A playwright with more than 60 scripts to his name, Alan Drury was also the first literary manager to be appointed by the BBC Radio Drama department and served as chair of the Arts Council of Great Britain’s drama panel and co-chair of the Writers’ Guild of Great Britain.
Drury’s output, for stage, television and radio, spanned more than four decades, the Hull-born son of an insurance inspector and teacher having begun his writing career contributing sketches to the Footlights Revue while reading English at Cambridge University.
His first play was produced by a student group at the 1971 Edinburgh Fringe. With the future television presenter and novelist Sarah Dunant in the cast, Shoreline proved an inauspicious start, The Stage noting it “may have the dubious distinction of [being] the most boring play in this year’s fringe”.
Drury honed his craft producing work for London’s fringe venues, including the King’s Head, Ovalhouse, Bush and Questors theatres, before hitting his stride with the monologue The Man Himself in 1975.
Commissioned by the National Theatre, it was seen at the ICA with Michael Feast as a downtrodden storekeeper drawn to the far-right politics of the newly ascendant National Front. It toured extensively in the UK and Europe, was seen at the Young Vic (with Terence Rigby) in 1976 and filmed for Finnish television in 1983. A companion piece, A Change of Mind, was given a Platform Performance at the National Theatre in 1977.
Michael Kitchen and Suzanne Bertish led the cast of Drury’s Sparrowfall at the Hampstead Theatre in 1976, where he later served as literary manager from 1986-88, before taking up the same position with Liverpool Playhouse for two years.
As the first writer-in-residence at the York Theatre Royal, he produced Up and Away, a rock musical co-written with composer Nic Rowley about an alien visiting the city (1976), a portrait of the 16th-century Catholic martyr Margaret Clitheroe (1977) and a translation of Molière’s The Miser (1978). A decade later, Drury also provided a television adaptation, starring Nigel Hawthorne and Jim Broadbent.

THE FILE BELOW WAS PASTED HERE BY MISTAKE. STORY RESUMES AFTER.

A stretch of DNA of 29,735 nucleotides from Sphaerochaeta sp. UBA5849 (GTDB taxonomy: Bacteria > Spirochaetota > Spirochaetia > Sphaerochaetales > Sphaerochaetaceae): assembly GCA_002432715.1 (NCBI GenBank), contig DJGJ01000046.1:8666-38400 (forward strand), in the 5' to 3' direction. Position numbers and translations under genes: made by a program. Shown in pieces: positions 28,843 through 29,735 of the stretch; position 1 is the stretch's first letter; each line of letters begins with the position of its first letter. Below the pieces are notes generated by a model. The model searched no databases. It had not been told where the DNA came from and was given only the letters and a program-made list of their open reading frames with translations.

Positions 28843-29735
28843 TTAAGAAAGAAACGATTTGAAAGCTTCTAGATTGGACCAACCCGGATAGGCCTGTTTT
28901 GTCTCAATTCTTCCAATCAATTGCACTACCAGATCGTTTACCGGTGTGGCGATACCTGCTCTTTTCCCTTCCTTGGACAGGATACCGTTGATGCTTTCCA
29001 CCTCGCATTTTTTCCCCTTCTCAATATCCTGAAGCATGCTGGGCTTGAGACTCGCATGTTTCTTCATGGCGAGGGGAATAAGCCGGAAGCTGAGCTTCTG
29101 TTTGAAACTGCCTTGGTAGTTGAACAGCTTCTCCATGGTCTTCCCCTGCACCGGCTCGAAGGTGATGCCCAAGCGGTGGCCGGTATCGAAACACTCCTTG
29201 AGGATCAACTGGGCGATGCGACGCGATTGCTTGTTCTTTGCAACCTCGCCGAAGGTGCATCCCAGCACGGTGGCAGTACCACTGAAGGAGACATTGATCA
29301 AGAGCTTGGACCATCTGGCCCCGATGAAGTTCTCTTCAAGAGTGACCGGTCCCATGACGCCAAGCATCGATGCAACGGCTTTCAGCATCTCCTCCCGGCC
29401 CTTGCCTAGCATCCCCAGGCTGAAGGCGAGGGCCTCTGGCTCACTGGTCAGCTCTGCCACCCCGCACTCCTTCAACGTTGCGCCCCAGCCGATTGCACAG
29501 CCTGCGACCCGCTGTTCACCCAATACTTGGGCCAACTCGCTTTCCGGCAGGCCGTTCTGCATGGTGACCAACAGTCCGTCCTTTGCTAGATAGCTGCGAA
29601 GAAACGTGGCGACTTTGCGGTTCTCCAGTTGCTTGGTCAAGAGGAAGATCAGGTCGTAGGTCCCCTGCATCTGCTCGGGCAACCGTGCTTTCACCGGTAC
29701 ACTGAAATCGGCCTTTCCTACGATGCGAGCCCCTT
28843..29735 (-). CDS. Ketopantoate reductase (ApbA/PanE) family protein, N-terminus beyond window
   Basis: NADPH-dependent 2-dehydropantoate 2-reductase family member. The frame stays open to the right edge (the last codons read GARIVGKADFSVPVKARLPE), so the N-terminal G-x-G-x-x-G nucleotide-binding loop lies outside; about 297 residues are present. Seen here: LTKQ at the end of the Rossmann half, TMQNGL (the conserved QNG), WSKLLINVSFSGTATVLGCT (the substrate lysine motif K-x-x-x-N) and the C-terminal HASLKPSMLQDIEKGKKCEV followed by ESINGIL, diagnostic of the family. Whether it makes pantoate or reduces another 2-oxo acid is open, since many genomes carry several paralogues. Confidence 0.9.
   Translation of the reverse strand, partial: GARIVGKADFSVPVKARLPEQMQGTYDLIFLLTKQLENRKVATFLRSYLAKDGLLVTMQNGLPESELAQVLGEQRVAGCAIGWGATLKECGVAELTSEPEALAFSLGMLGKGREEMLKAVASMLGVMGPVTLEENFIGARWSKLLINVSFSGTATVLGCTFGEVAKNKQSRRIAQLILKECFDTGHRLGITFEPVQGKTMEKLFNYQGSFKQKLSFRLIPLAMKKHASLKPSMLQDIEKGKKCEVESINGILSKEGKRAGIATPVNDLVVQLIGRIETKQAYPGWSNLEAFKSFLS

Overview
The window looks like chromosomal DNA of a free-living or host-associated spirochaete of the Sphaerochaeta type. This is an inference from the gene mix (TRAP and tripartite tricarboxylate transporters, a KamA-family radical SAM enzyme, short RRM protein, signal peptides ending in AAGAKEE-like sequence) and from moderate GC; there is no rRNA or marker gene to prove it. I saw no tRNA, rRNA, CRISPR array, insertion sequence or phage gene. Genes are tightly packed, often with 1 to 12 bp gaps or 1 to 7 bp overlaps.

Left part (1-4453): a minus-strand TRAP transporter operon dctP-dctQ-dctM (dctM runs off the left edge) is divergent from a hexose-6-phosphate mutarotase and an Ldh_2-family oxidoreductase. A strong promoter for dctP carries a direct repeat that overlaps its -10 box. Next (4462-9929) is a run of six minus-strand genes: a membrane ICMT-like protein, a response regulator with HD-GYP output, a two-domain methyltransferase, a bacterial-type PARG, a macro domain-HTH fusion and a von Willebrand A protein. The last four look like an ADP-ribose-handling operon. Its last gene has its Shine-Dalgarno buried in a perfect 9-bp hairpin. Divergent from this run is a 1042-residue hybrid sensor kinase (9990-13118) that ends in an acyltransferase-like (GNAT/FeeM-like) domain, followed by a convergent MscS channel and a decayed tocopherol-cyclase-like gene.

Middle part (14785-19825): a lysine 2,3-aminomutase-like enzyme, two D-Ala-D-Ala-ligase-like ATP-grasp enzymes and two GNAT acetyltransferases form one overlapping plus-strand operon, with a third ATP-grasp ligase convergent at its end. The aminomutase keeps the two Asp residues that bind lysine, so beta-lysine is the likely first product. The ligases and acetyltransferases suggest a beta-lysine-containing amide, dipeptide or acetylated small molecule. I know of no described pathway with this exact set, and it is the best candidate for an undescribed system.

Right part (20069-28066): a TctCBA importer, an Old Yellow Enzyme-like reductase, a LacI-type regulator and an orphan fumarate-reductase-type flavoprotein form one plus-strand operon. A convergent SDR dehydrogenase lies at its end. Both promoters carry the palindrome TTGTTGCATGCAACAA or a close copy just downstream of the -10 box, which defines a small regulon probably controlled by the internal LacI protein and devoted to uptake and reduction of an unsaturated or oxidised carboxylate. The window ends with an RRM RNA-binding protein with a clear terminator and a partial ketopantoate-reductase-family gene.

Co-founded with his long-time producer-collaborator, John Chapman, the hubristically named Temporary Theatre Company survived a matter of weeks after presenting new work at the Bush Theatre.
Seen at the Royal Court Upstairs in 1979 during Drury’s tenure as the resident playwright in Sloane Square, his biting examination of office politics, An Empty Desk, marked a return to form. The 1980s began with the “satisfying, stimulating and compelling” An Honourable Man at the ICA and saw Drury venture into television with the domestic drama Keeping in Touch. There was also pantomime at the York Theatre Royal and another Molière adaptation, The Hypochondriac, for the National Theatre with Daniel Massey and Michael Bryant in 1981. It was subsequently revived at the Lyric Hammersmith with Tom Courtenay and Brian Glover in a topical, if tenuous, updating to the present-day NHS in 1987.
For Paines Plough, 1984’s Mr Hyde, a caustic exploration of the Victorian era’s dark, sexual underworld, was “extraordinarily gripping and bizarre”, the following year’s Little Brown Jug, a Glenn Miller jukebox musical complete with a big band on the Northcott Exeter’s stage, providing a striking contrast.
As a member of the Arts Council’s drama panel, Drury succeeded Brian Rix as its chair in 1989. Shortly after, he joined BBC Radio Drama as its first literary manager (having earlier spent time script-editing for the corporation’s television department). He continued to write for the medium, notably with 1995’s The Family Retainer, with Timothy West as the ailing patriarch of a family business dealing with tragic upheaval, and an adaptation of Peter Ackroyd’s novel about the Elizabethan alchemist and adviser to Elizabeth I, The House of Doctor Dee (1997).
As co-chair of the Writers’ Guild in the late 1990s, Drury played a leading role in improving radio contracts and was instrumental in establishing the Peter Tinniswood radio awards with the Society of Authors.
Other notable pieces for television included the drama Seeing in the Dark (1989) and an adaptation of George Eliot’s Silas Marner (1995), while later stage work included the behind-the-scenes restaurant drama Afters (Landor Theatre, 2002) and a contribution to the multi-authored After Chekhov (Soho Theatre, 2004).
Alan Drury was born on May 22, 1949, and died on May 29, aged 70. He is survived by two siblings.